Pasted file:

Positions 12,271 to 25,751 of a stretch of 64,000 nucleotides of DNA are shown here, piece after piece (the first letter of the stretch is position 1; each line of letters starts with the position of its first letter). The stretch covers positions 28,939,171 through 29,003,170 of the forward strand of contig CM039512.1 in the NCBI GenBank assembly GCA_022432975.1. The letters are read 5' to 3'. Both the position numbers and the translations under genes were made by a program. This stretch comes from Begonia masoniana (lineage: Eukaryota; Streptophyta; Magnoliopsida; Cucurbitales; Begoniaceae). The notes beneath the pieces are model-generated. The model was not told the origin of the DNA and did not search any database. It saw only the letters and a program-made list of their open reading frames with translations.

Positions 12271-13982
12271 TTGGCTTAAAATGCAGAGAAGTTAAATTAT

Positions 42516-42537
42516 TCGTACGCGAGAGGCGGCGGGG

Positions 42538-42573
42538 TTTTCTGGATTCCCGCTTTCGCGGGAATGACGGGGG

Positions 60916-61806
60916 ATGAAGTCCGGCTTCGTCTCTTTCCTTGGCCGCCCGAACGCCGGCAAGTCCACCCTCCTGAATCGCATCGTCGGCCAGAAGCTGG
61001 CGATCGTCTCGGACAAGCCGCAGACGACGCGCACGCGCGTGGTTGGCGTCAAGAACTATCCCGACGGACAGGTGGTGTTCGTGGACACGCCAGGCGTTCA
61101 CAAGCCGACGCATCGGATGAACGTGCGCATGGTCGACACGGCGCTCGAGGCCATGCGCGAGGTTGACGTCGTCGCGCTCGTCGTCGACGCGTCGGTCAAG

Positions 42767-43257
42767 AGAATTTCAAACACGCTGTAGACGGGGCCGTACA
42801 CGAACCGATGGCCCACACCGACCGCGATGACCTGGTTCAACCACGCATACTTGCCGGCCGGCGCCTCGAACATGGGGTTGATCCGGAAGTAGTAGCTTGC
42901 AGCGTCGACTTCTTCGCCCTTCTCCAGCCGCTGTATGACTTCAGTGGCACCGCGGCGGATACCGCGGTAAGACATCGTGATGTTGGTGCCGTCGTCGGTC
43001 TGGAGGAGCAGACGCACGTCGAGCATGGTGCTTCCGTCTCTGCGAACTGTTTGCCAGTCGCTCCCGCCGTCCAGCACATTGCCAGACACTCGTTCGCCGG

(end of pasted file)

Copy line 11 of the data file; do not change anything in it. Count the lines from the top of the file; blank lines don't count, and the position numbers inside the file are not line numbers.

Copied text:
61101 CAAGCCGACGCATCGGATGAACGTGCGCATGGTCGACACGGCGCTCGAGGCCATGCGCGAGGTTGACGTCGTCGCGCTCGTCGTCGACGCGTCGGTCAAG